15 mixed messages parents send to kids

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One thing most of us we want to pass on to our children is a legacy. We want them to carry on something from us into the rest of the world which reflects who we are. Most of the time, they will carry our example out into the world regardless of our intentions for it to be a positive one. So maybe we should think a bit more about what we actually show our children versus what we tell them; given the following backwards things many of us are guilty of:

 

1.       Tell kids Christmas is not about gifts and presents, yet pay outrages prices, wait in ridiculously long lines and even go into debt for those “unimportant” gifts.

 

2.       Regularly use foul language, but turn around and punish them for the same.

 

3.       Tell our kids they are out of control if they have a tantrum when they do not get their way, yet when things do not go as we would like we raise all hell.

 

4.       Tell our kids to be grateful and not complain about the food we prepare for them, but go off on the waiter if one item on our plate is not like we wanted.

 

5.       Tell kids not to be lazy, but have them grab the remote from the other side of the room for us.

 

6.       Spank or whoop them for……..hitting someone.

 

7.       Tell them they spend too much time on tv, video games, etc…, but are constantly on smart phones, laptops and tablets ourselves.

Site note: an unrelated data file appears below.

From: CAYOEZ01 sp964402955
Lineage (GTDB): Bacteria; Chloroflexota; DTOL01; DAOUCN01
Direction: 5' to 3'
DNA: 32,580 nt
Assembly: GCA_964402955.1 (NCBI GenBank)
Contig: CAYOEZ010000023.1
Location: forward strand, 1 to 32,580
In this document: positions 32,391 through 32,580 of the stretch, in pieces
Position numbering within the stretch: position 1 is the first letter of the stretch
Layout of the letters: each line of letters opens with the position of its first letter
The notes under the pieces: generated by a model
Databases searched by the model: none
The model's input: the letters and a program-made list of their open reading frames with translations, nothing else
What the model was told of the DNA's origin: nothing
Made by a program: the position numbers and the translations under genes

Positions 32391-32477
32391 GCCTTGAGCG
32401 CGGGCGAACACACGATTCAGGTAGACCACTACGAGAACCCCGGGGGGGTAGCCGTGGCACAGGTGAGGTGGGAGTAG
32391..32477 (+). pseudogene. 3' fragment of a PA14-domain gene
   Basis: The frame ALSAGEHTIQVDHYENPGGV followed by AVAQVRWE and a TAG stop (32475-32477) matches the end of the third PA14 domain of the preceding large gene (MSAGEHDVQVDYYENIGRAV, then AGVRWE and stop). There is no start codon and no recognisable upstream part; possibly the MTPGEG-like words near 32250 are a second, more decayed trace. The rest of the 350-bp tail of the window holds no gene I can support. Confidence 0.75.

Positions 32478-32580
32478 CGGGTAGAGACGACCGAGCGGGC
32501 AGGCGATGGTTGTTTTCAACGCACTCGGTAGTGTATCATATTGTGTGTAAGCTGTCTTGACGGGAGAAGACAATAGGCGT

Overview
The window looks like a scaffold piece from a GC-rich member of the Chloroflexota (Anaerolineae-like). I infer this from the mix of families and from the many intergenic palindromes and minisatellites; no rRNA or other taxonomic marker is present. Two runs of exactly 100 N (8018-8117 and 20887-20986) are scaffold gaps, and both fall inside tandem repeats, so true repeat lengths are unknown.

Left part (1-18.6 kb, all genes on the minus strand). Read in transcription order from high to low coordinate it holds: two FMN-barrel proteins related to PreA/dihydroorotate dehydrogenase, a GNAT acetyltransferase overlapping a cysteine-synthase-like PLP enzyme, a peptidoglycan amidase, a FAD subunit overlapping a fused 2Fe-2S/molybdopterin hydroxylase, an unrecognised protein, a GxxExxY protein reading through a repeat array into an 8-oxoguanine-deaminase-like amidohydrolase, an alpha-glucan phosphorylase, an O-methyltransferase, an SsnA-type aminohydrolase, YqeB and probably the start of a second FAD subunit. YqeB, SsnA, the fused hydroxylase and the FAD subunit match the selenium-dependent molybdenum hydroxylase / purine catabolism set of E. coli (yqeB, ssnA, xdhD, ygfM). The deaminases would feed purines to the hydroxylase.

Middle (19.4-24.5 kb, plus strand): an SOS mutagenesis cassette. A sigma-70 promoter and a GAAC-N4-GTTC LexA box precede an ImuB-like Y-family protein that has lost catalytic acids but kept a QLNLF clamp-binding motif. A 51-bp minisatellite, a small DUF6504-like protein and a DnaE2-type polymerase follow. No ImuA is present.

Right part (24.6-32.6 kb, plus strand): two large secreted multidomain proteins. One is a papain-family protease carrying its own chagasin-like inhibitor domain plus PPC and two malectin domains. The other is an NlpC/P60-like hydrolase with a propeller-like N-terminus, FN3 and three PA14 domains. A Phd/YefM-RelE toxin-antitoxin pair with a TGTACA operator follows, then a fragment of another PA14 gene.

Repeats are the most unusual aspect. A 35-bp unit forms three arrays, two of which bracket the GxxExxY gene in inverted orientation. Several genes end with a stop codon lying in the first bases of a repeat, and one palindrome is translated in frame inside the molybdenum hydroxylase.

8.       Tell them they need to eat vegetables and to get active, but they can clearly see we have been packing on the pounds and nearly pass out from taking a flight of stairs.

 

9.       Tell little boys to respect women as we consume movies, music videos and music featuring women as sets of body parts we do not care to hear speak.

 

10.   Tell them they should not smoke or drink, but keep a constant supply in the house for ourselves.

 

11.   Tell little girls we want them to find a man who truly loves and cares about them, but the first thing we want to know about him is how much he makes.

 

12.   Tell kids school is about more than money, but we only steer them towards the “lucrative” fields.

 

13.   Tell them not to call people names, but they learned every one of them from us.

 

14.   Tell them to follow Jesus, but we ourselves show them we do not care enough to follow his advice and example in our own lives.

 

15.   Tell them they need to respect authority figures despite hearing us defame disliked bosses and elected leaders on a regular basis.

We must be the legacy we want our children to follow. Good or bad, they will usually follow in our footsteps; despite seeing we were full of it. So how about we dispense with the charade and be a model of the kind of person we want them to be. We are merely lying to ourselves when we believe they will get there without us sacrificing our vices, guilty pleasures and shortcomings for their sakes. The best gift we could ever give our children is a good example. Their path will be much easier when they have already seen someone else walk it.

By Corey Dorsey

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